Aachen University physicist Jörg Pretz has devised a binary clock in the shape of a triangular array of 15 lamps. Here’s how to read it:

- When lit, the top lamp denotes 6 hours.
- Each lamp on on the second row denotes 2 hours.
- Each lamp on on the third row denotes 30 minutes.
- Each lamp on on the fourth row denotes 6 minutes.
- Each lamp on on the fifth row denotes 1 minute.

So the clock above shows 6 hours + (2 × 2 hours) + (2 × 30 minutes) + (3 × 1 minute) = 11:03. The lamps’ color, red, shows that it’s after noon, or 11:03 p.m. The same array displayed in green would mean 11:03 a.m. A few more examples:

The time value assigned to each lamp is the total time value of the row below if that row contained one additional lamp.

On each row the lamps light up from left to right, so a row with *n* lamps can display *n* + 1 states (all lamps off to all lamps on). So for a triangular array with *n* lamps on the bottom row, the total number of states is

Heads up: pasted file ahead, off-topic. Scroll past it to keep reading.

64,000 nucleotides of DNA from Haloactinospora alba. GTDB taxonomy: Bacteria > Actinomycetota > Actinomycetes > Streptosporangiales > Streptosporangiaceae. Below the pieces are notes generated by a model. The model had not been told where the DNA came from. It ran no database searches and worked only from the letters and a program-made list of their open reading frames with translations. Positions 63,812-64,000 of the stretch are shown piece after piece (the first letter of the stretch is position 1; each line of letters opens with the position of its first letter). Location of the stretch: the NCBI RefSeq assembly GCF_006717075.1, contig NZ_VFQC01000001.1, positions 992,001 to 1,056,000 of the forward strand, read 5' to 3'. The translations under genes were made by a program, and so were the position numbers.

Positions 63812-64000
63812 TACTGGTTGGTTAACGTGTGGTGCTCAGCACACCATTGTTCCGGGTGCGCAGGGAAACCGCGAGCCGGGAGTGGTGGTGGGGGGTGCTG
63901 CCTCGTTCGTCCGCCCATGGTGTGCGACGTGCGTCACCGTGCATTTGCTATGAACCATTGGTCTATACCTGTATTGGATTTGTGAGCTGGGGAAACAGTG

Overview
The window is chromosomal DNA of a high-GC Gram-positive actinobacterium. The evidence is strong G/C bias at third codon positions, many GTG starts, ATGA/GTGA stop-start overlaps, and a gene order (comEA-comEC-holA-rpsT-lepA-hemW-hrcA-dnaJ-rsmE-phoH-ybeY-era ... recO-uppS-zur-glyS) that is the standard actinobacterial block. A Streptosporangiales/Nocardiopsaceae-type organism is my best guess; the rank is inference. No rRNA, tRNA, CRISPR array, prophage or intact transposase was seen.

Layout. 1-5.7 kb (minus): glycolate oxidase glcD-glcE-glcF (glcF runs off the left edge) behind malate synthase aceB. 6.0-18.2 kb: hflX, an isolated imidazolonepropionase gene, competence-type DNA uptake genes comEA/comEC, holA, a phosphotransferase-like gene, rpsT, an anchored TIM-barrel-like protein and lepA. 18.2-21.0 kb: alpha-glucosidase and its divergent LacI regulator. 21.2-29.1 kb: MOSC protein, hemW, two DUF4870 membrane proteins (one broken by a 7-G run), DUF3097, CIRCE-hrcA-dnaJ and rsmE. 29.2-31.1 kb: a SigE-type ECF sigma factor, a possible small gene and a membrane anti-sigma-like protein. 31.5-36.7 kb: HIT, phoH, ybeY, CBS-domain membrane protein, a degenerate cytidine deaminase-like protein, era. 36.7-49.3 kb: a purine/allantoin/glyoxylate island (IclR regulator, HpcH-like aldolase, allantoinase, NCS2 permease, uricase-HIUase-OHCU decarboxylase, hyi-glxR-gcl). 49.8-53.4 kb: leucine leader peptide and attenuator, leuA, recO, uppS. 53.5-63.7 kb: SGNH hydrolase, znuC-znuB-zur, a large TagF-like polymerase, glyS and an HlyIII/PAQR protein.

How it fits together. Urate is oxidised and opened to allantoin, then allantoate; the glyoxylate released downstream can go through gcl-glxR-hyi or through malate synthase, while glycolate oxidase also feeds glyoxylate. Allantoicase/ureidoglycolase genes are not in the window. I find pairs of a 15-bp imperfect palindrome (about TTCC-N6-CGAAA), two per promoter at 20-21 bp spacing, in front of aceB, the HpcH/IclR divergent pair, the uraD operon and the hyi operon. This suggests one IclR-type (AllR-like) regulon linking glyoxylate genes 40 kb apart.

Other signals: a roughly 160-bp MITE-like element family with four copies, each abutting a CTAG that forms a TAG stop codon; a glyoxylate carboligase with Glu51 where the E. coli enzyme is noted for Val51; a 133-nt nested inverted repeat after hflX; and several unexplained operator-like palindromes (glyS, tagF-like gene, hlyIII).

(*n* + 1) × ((*n* – 1) + 1) × ((*n* – 2) + 1) × · · · × (1 + 1) = (*n* + 1)!

That is, it’s a factorial of a natural number. And by a happy coincidence, the total number of minutes in 12 hours is such a factorial (720 = 6!).

“Thus the whole concept works because our system of time divisions is based on a sexagesimal system, dating back to the Babylonians, rather than a decimal system, as proposed during the French Revolution.”

There’s more info in Pretz’s article, and you can play with the clock using this applet.

(Jörg Pretz, “The Triangular Binary Clock,” *Recreational Mathematics Magazine*, March 2016.)